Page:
Friday, January 18, 2013

Based on historical fact, Tan Dun's opera Tea: A Mirror of Soul (2002) sketches the tale of Seikyo, a prince-cum-monk. By suffering "bitter love," Seikyo has transcended a cruel destiny to achieve an austere peace, the meaning of which he teaches through tea rituals. But that is only half the story. For Seikyo's bitter love also involves a princess, an erotic passion so tainted by jealousy that it ends in death, shamanistic rituals, and fierce struggles over an ancient book of wisdom. Combining the lyricism of Italianate opera, lush Western orchestration, a male "Greek chorus," gamelan-like percussion, and the organic sounds of nature - water, paper, and stones - Tea brings an ancient tale to the 21st century. Watch soprano Nancy Allen Lundy sing  Death of Lan, an excerpt from Tan Dun's Tea: A Mirror of Soul  . . . it's one of our NEW MUSIC VIDEOS for the week.

Composer Lance Hulme's music "reflects the ambience and musical approach of the North American musical tradition. Compositional eclecticism, a conscience, playful and uninhibited attitude with tradition and the crossover between ‘serious’ and vernacular music. All these elements are to be found as well as the most advanced structural and aural techniques". His music has received many international awards and commissions, with performances in Europe, Asia, South America and the United States. Hulme studied at Yale University, the Eastman School of Music and the Universität für Musik in Vienna, Austria. Listen to Lance Hulme's Ghost Dialogues (1980) for tenor saxophone and trumpet . . . one of our PYTHEAS EARFULS for the week.

Until 1986 when he left Romania, Corneliu Dan Georgescu was considered a favorite minimalist composer, stubbornly re-inventing the intimate mechanisms of traditional Romanian folklore in a haven of mute aesthetic theories and (in his early music) grievous public hearings. Then, after moving to Germany, rumors about the composer and his theoretical concerns diminished and faded, just as it was becoming more difficult for him to mount such undertakings, or continue his émigré creations without the personal contact of musicians from his native land. Georgescu's settling in Berlin marked the continuation and completion of compositional cycles and sets started decades ago in Bucharest: Jocuri (Games), Transylvanian antemporale Studies, Preludes, and other contemplative models. His forays crossed the rubicon of musicological exile, without any formal schism or break, perpetuating those cherished structural themes of profound vision, based on rules and precepts concerning the essential act of creation. Georgescu's aesthetic guidelines are "based strictly on geometric symmetries and principles of proportion" or "the idea that anecdotal art that entertains the audience, especially in association with the 'standardized academic vanguard', is profoundly foreign" [notes thanks to Liviu Dănceanu]. Listen to a sampling of Corneliu Dan Georgescu's sound world with his electroacoustic piece Resonanzen (1999) . . . one of our SOUND ART for the week.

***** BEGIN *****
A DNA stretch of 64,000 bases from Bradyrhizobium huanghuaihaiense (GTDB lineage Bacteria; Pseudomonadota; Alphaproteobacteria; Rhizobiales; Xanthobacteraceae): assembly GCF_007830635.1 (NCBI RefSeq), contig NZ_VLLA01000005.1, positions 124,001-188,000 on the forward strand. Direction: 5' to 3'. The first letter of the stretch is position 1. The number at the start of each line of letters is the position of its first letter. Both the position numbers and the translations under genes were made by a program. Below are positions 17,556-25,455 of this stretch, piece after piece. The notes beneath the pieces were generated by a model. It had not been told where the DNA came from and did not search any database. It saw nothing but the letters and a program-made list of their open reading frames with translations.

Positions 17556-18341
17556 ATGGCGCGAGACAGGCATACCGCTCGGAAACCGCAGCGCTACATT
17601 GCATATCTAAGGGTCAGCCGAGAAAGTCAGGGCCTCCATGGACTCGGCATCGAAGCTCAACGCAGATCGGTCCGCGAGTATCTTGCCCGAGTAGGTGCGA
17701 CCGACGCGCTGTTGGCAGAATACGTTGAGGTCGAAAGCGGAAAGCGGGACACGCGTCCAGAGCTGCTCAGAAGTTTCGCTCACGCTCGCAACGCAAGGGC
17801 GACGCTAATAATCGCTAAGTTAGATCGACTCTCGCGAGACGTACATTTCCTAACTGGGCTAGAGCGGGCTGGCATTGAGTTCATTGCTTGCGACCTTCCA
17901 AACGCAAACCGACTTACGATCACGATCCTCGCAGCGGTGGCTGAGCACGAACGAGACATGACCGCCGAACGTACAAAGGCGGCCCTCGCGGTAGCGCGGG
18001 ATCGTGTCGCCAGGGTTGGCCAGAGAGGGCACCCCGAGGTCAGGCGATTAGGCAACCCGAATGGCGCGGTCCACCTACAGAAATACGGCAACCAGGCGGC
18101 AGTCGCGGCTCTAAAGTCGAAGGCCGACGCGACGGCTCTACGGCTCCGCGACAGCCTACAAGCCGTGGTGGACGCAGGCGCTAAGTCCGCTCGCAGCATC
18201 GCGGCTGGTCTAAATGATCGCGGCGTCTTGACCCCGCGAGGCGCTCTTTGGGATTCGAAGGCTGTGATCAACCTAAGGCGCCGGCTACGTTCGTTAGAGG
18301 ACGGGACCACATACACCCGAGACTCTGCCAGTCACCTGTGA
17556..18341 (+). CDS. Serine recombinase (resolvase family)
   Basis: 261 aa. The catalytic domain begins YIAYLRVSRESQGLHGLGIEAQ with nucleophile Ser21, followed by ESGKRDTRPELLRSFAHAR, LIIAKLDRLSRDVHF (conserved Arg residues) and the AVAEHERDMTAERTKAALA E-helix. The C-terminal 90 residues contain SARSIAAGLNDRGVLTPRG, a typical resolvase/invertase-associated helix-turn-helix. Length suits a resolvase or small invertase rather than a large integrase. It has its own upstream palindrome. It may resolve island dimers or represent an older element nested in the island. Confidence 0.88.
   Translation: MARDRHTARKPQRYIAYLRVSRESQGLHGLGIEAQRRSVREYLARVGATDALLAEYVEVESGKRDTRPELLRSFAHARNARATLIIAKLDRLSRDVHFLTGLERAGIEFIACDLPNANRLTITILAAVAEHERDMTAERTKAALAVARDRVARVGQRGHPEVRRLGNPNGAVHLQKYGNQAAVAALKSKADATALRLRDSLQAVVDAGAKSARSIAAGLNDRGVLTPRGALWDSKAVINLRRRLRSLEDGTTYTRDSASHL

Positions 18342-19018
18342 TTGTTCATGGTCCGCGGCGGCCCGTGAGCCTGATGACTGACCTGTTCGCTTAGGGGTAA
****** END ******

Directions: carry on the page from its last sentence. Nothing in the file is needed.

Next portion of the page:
. . . and check out Mark-Anthony Turnage's  Hidden Love Song (2005) . . . a work co-commissioned by the London Philharmonic Orchestra, with generous support from the South Bank Centre and in association with the Risør Festival of Chamber Music and Staatsorchester Rheinische Philharmonie. The soprano saxophone is an instrument closely associated with Turnage's music, and the love song of the title is heard as a melody in the solo part, with occasional contributions from orchestral soloists. The chamber orchestra provides supporting accompaniment for much of the piece, coloured distinctively with high and low contrasts (for instance with the woodwind line-up of pairs of flute, cor Anglais and bass clarinet), but a number of characteristic violent interruptions attempt to disrupt the lyrical line. The ‘hidden’ aspect of the title comes through the work’s ‘secret’ composition as a gift for Turnage's fiancée Gabriella Swallow, the use of musical cryptograms of her name, and allusions to a W.H Auden Lullaby (‘Lay your sleeping head, my love…’). It's this week's FROM THE PYTHEAS ARCHIVES.

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